Bernstein continued to cultivate relationships with dealers in the Chicago area. In 1954, several of those dealers convened in Chicago to establish the Material Handling Equipment Distributors Association. Bernstein, who was doing business with many of the organizers, was invited to attend the first-ever MHEDA Convention.
Howard’s Tenure in MHEDA
Bernstein accepted the invitation, but it was very nearly his last Convention. One of the first proposed by-laws would have excluded membership for any dealers that didn’t represent a major line of new forklifts. “I stood up and told them that they were inviting problems,” says Bernstein. “I said that we should get used equipment dealers to properly represent the product and become as reliable and dependable as new equipment dealers.” The Board took his advice and within a couple of years asked him to join the Board, kicking off an unrivaled 18-year stint on the Board, including presidency in 1965. From the first MHEDA Convention, Bernstein became a tireless advocate for the industry and the association. He has attended more Conventions than any other person—54 and counting—and has cultivated countless relationships in more than 34 countries around the globe.
During his presidency, Bernstein undertook several initiatives to expand awareness of MHEDA. He was instrumental in the creation of the first newsletter, MHEDA Magazine, an eight-page publication designed to attract new members to the association. He was also the first president to sit down and encourage a manufacturer to do business with MHEDA dealers. His biggest focus, however, was education. He contributed to an industrial distribution scholarship fund at Bradley University in Peoria, Illinois, and visited Texas A&M University to draw attention to material handling.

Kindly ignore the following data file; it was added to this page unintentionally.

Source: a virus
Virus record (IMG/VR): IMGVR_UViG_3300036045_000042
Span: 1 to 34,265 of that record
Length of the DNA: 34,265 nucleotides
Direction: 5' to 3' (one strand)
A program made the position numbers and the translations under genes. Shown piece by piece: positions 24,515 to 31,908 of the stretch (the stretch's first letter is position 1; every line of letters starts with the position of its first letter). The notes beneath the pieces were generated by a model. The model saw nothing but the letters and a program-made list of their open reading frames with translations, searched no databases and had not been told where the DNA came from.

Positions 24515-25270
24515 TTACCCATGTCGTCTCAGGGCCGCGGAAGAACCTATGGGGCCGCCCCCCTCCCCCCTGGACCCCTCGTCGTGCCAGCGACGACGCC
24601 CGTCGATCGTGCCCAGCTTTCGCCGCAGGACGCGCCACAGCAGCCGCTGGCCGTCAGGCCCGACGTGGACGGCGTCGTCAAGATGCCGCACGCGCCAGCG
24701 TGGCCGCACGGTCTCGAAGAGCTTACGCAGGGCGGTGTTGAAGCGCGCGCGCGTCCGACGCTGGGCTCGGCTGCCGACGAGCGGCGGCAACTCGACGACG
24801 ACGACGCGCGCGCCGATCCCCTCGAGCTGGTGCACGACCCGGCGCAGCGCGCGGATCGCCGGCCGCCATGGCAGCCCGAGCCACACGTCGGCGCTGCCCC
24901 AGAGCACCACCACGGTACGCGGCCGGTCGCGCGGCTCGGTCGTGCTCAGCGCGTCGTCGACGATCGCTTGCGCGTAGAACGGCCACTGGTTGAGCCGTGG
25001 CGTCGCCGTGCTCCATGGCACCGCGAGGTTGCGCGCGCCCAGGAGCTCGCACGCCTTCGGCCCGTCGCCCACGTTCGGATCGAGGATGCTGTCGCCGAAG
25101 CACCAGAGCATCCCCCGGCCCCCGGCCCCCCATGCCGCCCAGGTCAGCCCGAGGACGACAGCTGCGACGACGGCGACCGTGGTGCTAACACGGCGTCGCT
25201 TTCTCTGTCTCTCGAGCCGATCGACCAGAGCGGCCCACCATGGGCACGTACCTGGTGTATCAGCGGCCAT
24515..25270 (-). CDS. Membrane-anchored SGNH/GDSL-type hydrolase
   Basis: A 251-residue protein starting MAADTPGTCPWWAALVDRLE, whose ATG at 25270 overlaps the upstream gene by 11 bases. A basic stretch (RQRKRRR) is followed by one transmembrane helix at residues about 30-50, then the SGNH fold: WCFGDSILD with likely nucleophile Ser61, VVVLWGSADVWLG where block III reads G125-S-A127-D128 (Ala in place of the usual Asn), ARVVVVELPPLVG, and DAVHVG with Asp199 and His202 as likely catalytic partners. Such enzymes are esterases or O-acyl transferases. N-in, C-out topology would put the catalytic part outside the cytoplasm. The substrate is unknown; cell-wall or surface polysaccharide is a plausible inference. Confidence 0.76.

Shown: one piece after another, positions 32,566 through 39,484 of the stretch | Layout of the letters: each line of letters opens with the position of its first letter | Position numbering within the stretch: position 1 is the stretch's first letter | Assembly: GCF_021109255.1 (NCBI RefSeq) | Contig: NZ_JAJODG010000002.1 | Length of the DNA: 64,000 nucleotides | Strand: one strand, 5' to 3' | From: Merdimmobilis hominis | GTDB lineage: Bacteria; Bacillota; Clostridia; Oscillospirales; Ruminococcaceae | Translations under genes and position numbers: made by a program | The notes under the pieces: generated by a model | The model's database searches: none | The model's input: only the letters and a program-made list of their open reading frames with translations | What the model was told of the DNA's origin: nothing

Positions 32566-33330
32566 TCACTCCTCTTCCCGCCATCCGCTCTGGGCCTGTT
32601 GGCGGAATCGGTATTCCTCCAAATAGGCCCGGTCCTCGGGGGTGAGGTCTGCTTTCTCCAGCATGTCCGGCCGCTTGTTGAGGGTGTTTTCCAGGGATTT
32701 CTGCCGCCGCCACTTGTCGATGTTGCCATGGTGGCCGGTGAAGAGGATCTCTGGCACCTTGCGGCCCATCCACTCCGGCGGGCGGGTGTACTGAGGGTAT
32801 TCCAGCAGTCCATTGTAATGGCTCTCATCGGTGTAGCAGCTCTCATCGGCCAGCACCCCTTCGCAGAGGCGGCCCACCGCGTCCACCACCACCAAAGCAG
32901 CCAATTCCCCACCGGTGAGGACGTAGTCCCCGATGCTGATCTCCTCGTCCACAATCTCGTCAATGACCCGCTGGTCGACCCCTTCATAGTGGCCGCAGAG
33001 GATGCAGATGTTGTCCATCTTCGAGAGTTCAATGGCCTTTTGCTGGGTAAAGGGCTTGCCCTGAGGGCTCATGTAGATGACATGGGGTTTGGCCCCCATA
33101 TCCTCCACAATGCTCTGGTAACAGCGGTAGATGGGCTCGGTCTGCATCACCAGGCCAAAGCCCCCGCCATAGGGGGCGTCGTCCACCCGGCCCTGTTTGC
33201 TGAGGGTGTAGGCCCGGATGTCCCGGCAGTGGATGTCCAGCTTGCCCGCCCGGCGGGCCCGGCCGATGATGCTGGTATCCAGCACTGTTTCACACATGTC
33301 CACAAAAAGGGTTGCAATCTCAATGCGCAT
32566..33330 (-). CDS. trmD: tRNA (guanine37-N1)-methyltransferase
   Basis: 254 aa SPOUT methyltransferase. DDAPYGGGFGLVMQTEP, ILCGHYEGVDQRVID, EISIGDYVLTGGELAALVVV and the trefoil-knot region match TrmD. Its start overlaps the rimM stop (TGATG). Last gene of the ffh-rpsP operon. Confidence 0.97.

Betting His Legacy On Youth
Bernstein is still passionate about education. Now that he has stepped down from Atlas, Bernstein is spearheading an initiative to institute a scholarship for colleges that have an Industrial Distribution curriculum. “We have to attract these young, bright minds into the industry that has been so great to me,” he says. The goal of the project is to draw not only the scholarship recipients, but all industrial distribution students, into material handling. “We need to get young people involved with material handling because it’s such an important industry,” says Bernstein. “We’re not selling hula hoops here. These are labor-saving devices. It’s equipment that people need.”
His message for young people is that material handling is a great industry because it’s not confined to nuts and bolts. “It’s exciting,” he says. “You learn to communicate with people at all levels, not just the executive. You really learn what makes the world go round and become an expert in all industries. In doing so, you broaden your scope of understanding and really make yourself a better, more well-rounded person.”
Anyone who has ever spent any time with him can feel the passion and enthusiasm that he has for material handling. “I’ve been blessed and I truly feel like I’m the luckiest man in the world,” he says. “Hopefully, I can influence some young people to progress in their own lives as I did in forklifts.”
Bernstein will continue to expound on that legacy with his new scholarship program, in hopes that one of the recipients might become the next Howard Bernstein. We should be so lucky.